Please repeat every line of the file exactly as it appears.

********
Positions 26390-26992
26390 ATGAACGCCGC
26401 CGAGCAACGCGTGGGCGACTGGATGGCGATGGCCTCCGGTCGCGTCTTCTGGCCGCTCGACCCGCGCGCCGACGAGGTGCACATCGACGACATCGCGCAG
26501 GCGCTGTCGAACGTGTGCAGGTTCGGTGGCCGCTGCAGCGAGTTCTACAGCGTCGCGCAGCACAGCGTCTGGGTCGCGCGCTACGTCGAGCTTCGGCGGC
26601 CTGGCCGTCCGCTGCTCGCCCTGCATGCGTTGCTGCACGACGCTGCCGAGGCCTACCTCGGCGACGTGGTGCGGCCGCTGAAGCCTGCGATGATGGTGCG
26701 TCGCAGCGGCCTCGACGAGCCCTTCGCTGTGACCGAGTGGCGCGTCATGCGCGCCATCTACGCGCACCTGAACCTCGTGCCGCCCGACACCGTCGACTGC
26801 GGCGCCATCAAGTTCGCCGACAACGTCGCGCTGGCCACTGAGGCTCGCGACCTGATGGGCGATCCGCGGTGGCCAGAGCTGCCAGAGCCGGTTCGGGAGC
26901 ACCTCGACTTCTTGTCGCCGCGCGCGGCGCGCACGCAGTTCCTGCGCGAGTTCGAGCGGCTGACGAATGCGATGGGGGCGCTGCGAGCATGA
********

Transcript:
Positions 26390-26992
26390 ATGAACGCCGC
26401 CGAGCAACGCGTGGGCGACTGGATGGCGATGGCCTCCGGTCGCGTCTTCTGGCCGCTCGACCCGCGCGCCGACGAGGTGCACATCGACGACATCGCGCAG
26501 GCGCTGTCGAACGTGTGCAGGTTCGGTGGCCGCTGCAGCGAGTTCTACAGCGTCGCGCAGCACAGCGTCTGGGTCGCGCGCTACGTCGAGCTTCGGCGGC
26601 CTGGCCGTCCGCTGCTCGCCCTGCATGCGTTGCTGCACGACGCTGCCGAGGCCTACCTCGGCGACGTGGTGCGGCCGCTGAAGCCTGCGATGATGGTGCG
26701 TCGCAGCGGCCTCGACGAGCCCTTCGCTGTGACCGAGTGGCGCGTCATGCGCGCCATCTACGCGCACCTGAACCTCGTGCCGCCCGACACCGTCGACTGC
26801 GGCGCCATCAAGTTCGCCGACAACGTCGCGCTGGCCACTGAGGCTCGCGACCTGATGGGCGATCCGCGGTGGCCAGAGCTGCCAGAGCCGGTTCGGGAGC
26901 ACCTCGACTTCTTGTCGCCGCGCGCGGCGCGCACGCAGTTCCTGCGCGAGTTCGAGCGGCTGACGAATGCGATGGGGGCGCTGCGAGCATGA